We’re more digitally connected with one another now than ever before.
You can text friends with a smart watch, FaceTime with family on your phone or catch up on social media updates on your tablet.
Now, constant communication is expanding beyond your social circle.
With the launch of ads on Facebook Messenger, you can chat directly with retailers.
These ads are by far the most direct way of marketing to people because they show up in a very personal digital space.
Let’s take a look at some of the best ads already on Messenger and what makes them so good.
Compared to ads used in the past, companies can now connect with billions of people. Compared to email campaigns or company websites with limited reach and may or may not be seen by customers, ads in Messenger are more visible.
Customers already spend a lot of time there chatting with family and friends and consuming content. So this new way of talking to customers means retailers increase their exposure and growth potential much quicker.
Another bonus is the chance to offer customers access to more personalized service than ever before. Retailers can sound more conversational, like a friend, than a brand just trying to sell something.
Use these 12 best-in-class examples to get inspired to experiment with Messenger ads at your own company.
Every business wants to be able to have a conversation with its customers, and Facebook Messenger ads make that possible.
Sephora recently ran a campaign targeting women in the US, placing ads in the newsfeeds of those interested in makeup and cosmology. The intention was to drive more reservations with Sephora’s in-store makeover service.
Ordinarily, they would have driven visitors to a landing page and tried to get them to make a reservation from there. But with Messenger ads, Sephora was able to bring clickers straight right into a conversation about booking a time:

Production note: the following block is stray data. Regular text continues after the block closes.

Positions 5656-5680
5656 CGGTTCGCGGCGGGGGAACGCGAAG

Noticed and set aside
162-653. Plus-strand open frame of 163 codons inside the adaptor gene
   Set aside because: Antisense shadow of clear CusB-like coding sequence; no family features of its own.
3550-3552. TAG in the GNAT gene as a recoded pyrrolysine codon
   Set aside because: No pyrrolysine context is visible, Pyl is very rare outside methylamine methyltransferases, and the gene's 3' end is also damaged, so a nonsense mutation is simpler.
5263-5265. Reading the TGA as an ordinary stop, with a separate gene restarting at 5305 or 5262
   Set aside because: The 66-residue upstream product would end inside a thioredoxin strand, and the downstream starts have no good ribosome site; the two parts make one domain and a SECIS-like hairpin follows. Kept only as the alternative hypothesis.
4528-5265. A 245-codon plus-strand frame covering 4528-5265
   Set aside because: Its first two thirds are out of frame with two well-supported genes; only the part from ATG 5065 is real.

Rather than hope that people will go through the process of filling out their name and finding a local Sephora location and finding a time and verifying all their information, Sephora optimized their chatbot experience to collect all of that information through a quick conversation, cutting out 5 whole steps from the booking process overall. With just a few taps, people could set up an appointment for an in-store makeover without ever having to leave the page they were on.
The result of this simple experiment in Messenger advertising? An 11% higher booking rate. What does that mean to Sephora?
Well, with an average of $50+ incremental spend from customers who book an in-store appointment, and 20 million or so customers overall, you could safely say that this simple tweak to their Facebook advertising system was… worth the time they put in.
What you can do: Identify your ad’s real objective. Whether it’s bringing more people in for bookings, or learning more about what they need from your product, you can probably use a Messenger ad and a chatbot to get there in a less painful and more successful manner. Your goal is to keep users where they are, cut out unnecessary UX elements like form inputs, and overall make it as easy for your potential customers to convert as possible.
2. Pura Vida Bracelets
When someone sees an ad for the first time, they rarely make a purchase then and there. Typically, a little research comes first. This includes asking friends who’ve used the brand or reading online reviews. Based on what people see or hear, they decide whether or not they’ll buy something. The more they see and hear, the more they can form an opinion.
That’s why carousel ads are a great lead to prompt users to click and redirect to Messenger for more information. Instead of showing one static image in the News Feed, the ad rotates through a few images and messages.
This holds the customer’s attention a little longer and boosts the chances of them seeing something they like before they redirect to Messenger for more information. This is what this Pura Vida Bracelets ad does.
What you can do: Choose four or five images that represent your brand the best. Include a slightly different message, for the same offer, with each image. When a customer clicks on one of the images, the first message in Messenger should highlight the offer again. Remind people why they clicked over in the first place.
3. Command Burger
There are lots of apps out there that want to help make life easier for users. Facebook has a personal assistant app called M that lives inside Messenger. Similar to other personal assistant apps — like Siri and Cortana— it finds information and completes simple tasks for you.